Professional societies have recognized the need for guidance among their constituents. In July 2021, the American Society of Clinical Oncology published six standards and practice recommendations for telehealth in oncology, which range from patient selection to virtual participation in oncology clinical trials. The American Telehealth Association has also released statements and materials, noting its support for legislation that improves telehealth services across the healthcare ecosystem. Still, a significant need remains for additional research and studies on optimal care pathways—including quality outcomes, safety, and comparative effectiveness—across all therapeutic areas and conditions. Other specialty societies and professional associations have an opportunity to conduct research and develop guidelines on integrating telehealth into practice for their respective specialties.

Physicians cited clarity on reimbursement and integration into electronic health records as some remaining barriers for seamless telehealth adoption. Further, the end of the PHE could roll back many flexible telehealth policies that allowed expanded provider eligibility and audio-only services, and lifted geographic and site restrictions, among others. Organizations developing telehealth guidelines will have to account for the ways that additional regulations to make telehealth accessible and feasible may impact their recommendations.

Future Opportunities in Telehealth

While challenges to optimal adoption remain, determining the appropriate utilization of telehealth for the right patients at the right points in the care journey could reduce total cost of care—providing a major opportunity for organizations engaged in value-based payment models. This could be from lower costs of delivering services via telehealth that would have previously been in person, from diverting patients from more costly care settings, or from prevention of downstream complications by increasing patient/provider touchpoints earlier in their care journeys. This is particularly true for older populations, who adopted telehealth much more than was originally expected. Utilization trends among older populations observed before and after 2020 support continued usage of telehealth. Before COVID-19, fewer than 1% of Medicare beneficiaries utilized telehealth; during the first year of the pandemic, however, usage rates rocketed to nearly 40%. This is encouraging for hybrid delivery models that aim to keep older populations out of high-cost care settings.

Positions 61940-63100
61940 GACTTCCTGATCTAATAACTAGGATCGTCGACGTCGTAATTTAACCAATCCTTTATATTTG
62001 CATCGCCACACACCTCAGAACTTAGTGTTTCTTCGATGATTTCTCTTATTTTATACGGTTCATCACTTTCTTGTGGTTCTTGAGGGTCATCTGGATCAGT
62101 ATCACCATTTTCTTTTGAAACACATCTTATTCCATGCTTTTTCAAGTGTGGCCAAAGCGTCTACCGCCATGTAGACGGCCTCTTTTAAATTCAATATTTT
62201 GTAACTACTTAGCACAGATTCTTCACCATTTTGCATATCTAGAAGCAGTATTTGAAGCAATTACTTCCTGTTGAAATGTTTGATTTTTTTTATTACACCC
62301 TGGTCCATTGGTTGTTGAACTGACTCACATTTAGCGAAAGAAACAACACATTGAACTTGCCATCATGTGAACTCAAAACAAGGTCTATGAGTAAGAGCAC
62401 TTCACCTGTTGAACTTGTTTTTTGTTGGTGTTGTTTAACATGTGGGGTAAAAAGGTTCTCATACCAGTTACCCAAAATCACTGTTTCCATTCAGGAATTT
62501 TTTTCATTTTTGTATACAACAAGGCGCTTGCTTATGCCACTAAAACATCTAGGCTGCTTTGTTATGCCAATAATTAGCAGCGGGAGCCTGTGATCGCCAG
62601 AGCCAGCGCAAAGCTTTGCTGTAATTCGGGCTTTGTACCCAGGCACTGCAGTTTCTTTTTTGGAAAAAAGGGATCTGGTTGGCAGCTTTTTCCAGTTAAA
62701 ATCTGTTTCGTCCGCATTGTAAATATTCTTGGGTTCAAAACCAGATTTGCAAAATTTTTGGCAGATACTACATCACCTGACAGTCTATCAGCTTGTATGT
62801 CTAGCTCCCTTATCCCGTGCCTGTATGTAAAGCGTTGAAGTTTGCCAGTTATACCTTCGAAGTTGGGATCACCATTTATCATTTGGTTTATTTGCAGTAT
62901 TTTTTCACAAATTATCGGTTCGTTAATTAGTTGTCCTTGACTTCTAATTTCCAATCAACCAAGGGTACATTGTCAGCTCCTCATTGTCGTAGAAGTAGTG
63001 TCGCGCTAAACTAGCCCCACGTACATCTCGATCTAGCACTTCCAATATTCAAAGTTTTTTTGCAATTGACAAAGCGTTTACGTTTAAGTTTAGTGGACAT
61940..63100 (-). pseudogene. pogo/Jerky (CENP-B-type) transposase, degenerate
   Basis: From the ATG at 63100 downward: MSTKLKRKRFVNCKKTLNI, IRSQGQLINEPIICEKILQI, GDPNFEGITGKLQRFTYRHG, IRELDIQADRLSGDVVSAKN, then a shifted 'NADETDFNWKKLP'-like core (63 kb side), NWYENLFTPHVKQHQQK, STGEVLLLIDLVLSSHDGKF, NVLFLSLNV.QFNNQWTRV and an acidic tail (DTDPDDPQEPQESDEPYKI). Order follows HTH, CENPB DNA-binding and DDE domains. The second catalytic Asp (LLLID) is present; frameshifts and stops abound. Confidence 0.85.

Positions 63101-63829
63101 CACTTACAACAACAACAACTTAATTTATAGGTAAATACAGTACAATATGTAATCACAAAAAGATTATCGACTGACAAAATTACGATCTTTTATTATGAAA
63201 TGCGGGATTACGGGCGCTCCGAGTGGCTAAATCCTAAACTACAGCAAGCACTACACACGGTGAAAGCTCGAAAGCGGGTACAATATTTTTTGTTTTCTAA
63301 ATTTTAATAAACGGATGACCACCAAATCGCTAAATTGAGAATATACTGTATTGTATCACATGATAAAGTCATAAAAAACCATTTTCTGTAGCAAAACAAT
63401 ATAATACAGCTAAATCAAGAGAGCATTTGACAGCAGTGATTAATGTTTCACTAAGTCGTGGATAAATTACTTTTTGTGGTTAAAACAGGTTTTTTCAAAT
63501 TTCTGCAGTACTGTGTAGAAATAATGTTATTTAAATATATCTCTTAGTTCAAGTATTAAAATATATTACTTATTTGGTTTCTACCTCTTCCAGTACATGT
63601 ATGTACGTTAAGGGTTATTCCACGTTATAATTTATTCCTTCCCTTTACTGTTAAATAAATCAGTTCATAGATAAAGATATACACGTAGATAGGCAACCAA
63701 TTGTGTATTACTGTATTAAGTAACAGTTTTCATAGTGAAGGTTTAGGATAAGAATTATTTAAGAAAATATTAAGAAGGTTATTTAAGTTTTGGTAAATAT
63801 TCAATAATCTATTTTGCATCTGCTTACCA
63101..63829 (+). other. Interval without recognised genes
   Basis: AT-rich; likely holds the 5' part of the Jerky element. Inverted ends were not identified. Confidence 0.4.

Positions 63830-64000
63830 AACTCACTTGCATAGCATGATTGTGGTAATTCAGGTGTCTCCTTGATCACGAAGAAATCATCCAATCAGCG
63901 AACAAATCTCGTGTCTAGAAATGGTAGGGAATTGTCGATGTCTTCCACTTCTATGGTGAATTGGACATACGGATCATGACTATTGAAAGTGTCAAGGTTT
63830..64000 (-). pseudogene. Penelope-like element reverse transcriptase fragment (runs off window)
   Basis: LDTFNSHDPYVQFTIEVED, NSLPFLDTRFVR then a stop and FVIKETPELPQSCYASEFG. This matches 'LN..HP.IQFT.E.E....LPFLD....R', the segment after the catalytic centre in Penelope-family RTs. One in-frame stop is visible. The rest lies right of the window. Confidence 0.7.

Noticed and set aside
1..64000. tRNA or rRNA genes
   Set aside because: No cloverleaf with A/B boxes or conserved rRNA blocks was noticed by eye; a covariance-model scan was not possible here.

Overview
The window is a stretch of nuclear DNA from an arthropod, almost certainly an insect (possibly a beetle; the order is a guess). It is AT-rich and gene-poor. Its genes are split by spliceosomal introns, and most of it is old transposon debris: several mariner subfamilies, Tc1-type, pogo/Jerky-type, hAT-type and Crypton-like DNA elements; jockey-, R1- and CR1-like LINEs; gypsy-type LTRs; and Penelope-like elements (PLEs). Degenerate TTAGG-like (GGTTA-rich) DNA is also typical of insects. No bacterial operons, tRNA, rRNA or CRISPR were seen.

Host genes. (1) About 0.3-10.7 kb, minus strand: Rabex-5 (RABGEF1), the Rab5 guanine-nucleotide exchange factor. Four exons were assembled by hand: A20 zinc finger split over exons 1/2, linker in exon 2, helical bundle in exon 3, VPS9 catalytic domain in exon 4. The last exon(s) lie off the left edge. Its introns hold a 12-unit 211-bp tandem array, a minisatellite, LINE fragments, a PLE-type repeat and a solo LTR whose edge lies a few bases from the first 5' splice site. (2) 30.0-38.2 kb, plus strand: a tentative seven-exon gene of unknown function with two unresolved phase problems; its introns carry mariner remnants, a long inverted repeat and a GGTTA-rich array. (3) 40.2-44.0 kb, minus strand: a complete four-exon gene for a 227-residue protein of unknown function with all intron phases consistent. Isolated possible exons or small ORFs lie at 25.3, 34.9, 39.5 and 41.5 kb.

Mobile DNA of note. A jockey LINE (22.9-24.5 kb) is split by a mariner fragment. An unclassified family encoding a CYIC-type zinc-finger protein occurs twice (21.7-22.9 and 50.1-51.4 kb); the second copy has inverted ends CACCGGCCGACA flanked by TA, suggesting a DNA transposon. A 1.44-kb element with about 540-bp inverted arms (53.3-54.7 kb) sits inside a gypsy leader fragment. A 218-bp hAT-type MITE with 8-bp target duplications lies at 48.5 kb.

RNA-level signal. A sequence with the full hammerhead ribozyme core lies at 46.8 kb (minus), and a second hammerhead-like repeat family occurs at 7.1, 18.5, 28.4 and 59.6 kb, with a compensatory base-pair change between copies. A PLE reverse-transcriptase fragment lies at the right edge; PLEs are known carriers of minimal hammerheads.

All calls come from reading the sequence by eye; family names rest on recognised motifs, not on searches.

Many health systems have piloted or are considering hybrid models of care that allow patients to receive both in-person and remote care. One of Mayo Clinic’s Hybrid Care Hotel goals was to efficiently deliver care while reducing costs, travel time, and hospital bed usage; evaluations found that the model produced positive experiences and encouraged strong recoveries for patients. Other studies have found increasing proliferation of hybrid models across both primary and specialty care settings and for the need to incorporate other digital health therapeutics into these encounters to improve patient outcomes and performance.

Implementation of an optimal hybrid model may look different across health systems and presents significant opportunity for innovative collaborations. As these models are implemented, it will be critical to consistently evaluate their impact on access, cost, and quality of care. Organizations can leverage Avalere’s industry-leading expertise in US healthcare policy, regulatory and reimbursement pathways, and market dynamics to develop strategies for navigating the telehealth landscape. Connect with us to learn more.